Finding “Vacancy” in Time Utilization Studies

Insights from large sets of data are not always found in a straight line. In our domain—analyzing data from time utilization studies—it often takes the spark of curiosity from one set of results to ignite the question that delivers real value.

Because the data that we gather for time utilization studies has a consistent structure, we have over 40 standard reports that fall into three groups: occupancy utilization, primary activity, and number of people in the room. For each of these groups, we can instantly show all-up averages, or as broken out by room type, or by day of the week, or by hour of the day. Pivot a few of these, and Voila! Over 40 reports can be run even as the data is still being gathered. Sounds pretty substantial, right?

Then we got a client who pushed us to go deeper.

“John” asked us about vacancy. Not just percent of occupancy, but verifiable, specific full-day vacancy. And once we gave him that, he asked for half-day vacancy. The point was that he needed to show hard data to specific departments about how their spaces were being used, by role. It wasn’t as straightforward as it seems; we had to run queries off of the results of other queries. We ended up with a 3-phased analysis to reveal the full and half-day vacancies.

For a full description of this process, you can download our case study here.

Here’s a breakdown of the complexity. For a general understanding of “under-utilized,” an empty office could be recorded as “unoccupied” on any one of the nine passes recorded by the surveyor each day. However, this client wanted to know with a high degree of certainty that the occupant of the room was not present at any time during the day in order to count the room as vacant.

As an aside, the collected data already distinguished between “unoccupied” and “temporarily unoccupied.” Observers are always given detailed instructions to look for clues that an office occupant might just be away at lunch or at a meeting.  A status of “unoccupied”  would be determined by observing no coats on chairs, no snacks on the desk, or other indications that the employee had been at his/her desk that day. This distinction made a strong case for vacancy when full days of “unoccupied” were identified in the reporting.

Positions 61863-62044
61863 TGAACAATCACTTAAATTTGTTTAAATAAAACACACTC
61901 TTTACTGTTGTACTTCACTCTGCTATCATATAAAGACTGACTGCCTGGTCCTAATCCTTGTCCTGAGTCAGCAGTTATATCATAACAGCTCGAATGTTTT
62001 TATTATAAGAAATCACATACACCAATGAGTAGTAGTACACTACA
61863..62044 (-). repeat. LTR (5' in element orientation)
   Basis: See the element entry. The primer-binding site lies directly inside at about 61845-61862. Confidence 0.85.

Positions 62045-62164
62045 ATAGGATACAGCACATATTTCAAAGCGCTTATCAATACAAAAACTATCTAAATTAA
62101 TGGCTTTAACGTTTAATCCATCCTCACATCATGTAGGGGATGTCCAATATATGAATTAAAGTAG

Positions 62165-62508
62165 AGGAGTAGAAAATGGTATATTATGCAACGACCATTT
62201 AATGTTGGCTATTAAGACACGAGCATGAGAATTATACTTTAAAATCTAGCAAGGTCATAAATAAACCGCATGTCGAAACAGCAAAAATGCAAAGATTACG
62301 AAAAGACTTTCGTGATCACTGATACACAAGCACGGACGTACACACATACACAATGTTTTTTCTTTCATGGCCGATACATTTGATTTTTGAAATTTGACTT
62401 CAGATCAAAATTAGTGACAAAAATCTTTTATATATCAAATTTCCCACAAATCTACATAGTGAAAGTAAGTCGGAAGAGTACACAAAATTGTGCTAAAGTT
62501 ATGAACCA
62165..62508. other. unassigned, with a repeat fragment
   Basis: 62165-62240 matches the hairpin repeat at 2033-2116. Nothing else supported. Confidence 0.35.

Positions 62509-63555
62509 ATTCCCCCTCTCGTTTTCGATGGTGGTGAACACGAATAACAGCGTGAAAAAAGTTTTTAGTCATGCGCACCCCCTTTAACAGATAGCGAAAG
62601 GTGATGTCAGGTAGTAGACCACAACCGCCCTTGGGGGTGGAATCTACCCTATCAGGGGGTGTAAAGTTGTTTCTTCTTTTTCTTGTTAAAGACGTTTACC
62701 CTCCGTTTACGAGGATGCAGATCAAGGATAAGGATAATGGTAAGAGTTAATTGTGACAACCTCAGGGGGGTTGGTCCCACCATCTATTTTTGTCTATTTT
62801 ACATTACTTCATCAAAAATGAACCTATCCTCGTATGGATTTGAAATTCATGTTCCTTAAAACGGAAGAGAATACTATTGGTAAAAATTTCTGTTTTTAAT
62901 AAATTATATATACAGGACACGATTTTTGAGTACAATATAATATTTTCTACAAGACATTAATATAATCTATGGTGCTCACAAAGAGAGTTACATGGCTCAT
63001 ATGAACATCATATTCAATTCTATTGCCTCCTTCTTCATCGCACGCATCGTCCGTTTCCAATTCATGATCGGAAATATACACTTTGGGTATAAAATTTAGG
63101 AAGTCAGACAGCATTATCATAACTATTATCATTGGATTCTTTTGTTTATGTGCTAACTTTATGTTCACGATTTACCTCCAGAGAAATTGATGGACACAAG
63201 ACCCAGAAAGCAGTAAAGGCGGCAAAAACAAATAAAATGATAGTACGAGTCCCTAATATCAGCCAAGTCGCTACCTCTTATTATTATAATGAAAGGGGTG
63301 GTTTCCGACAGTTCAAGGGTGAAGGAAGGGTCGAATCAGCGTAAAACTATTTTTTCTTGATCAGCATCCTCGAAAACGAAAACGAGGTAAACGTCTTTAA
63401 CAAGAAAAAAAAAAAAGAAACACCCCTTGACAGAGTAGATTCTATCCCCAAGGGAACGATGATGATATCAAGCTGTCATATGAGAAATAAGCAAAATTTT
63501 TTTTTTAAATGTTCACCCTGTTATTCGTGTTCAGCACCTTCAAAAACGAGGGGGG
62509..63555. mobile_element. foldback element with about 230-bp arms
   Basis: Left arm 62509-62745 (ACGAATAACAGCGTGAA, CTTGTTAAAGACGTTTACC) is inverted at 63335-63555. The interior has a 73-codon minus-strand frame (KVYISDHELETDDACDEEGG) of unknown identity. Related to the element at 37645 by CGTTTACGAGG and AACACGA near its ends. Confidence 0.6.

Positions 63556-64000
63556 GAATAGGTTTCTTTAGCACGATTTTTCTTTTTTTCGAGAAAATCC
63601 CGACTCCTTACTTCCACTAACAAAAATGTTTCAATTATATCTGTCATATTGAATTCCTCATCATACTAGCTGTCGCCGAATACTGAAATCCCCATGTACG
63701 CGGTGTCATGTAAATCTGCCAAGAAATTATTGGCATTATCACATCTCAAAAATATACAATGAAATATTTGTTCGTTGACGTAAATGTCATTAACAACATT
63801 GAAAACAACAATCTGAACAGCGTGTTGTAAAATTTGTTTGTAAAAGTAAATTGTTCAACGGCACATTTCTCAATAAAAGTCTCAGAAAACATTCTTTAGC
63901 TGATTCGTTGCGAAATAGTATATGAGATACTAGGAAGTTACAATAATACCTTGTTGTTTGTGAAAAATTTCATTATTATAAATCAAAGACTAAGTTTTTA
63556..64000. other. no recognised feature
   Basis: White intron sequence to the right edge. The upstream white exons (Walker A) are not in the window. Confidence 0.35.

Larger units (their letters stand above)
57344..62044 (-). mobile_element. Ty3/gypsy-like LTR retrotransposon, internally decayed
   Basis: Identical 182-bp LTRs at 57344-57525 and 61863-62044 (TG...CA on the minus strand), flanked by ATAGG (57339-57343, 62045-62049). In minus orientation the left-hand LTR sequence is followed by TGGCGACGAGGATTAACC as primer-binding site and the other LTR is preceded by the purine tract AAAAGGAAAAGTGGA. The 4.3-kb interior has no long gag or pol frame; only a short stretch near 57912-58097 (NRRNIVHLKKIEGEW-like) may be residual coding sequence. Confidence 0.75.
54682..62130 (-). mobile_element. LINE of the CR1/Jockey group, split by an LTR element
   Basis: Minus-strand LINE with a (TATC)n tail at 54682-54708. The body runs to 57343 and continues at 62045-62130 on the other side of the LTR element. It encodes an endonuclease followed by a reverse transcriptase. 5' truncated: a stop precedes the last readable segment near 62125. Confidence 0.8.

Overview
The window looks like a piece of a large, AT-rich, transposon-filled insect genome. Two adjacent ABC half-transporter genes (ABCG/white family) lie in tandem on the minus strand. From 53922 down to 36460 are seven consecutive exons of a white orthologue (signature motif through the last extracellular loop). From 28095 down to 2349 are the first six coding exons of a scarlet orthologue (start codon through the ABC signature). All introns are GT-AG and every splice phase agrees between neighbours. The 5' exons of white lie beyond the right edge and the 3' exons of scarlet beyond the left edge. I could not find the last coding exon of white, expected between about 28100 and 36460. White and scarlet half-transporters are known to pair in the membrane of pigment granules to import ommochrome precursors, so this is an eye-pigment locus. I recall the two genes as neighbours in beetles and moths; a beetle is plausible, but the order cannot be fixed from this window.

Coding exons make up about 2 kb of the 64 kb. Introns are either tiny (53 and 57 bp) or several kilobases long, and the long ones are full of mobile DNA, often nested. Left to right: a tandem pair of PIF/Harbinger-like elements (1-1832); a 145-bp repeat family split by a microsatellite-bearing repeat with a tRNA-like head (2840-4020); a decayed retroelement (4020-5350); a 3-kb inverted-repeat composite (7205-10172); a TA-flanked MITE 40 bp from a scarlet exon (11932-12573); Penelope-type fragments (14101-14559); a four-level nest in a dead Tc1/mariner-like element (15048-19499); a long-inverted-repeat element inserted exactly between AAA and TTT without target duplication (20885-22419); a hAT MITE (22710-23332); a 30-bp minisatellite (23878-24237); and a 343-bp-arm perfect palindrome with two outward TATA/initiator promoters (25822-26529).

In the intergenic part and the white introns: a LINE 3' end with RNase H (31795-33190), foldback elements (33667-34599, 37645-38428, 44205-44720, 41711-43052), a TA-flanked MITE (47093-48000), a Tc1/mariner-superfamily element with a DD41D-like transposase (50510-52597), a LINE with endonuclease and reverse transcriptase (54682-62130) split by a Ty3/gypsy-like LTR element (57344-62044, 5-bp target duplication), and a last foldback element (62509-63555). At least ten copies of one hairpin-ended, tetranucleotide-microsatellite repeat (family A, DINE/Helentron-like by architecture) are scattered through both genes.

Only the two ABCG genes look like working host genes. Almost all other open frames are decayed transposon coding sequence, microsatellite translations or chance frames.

So our three analytic phases broke down to:

  • Phase 1: counting observations where primary activity is unoccupied
  • Phase 2: Finding (filtering for) only the spaces that were unoccupied for a full day (unoccupied all nine passes in a day)
  • Phase 3: Counting the full day vacancies per business unit by role

Vacancies report

THEN, the half day vacancies were a twist on the three phases because they needed to first filter OUT all the full day vacancies as well as make sure that the partial vacancies had enough consecutive passes of “unoccupied” during the periods defined as half days. Not quite straightforward, right!

In sharing this report with another customer, a workplace strategist commented, “Interesting, and generally I look for the inverse, to find and highlight the highly utilized spaces.” Yes! It makes sense that one goal of a utilization study is to look for spaces that can immediately be re-purposed (the highly vacant), and another goal is to learn what to design more of into a new space (the highly utilized).

What insights have you found (or would like to find) in utilization data?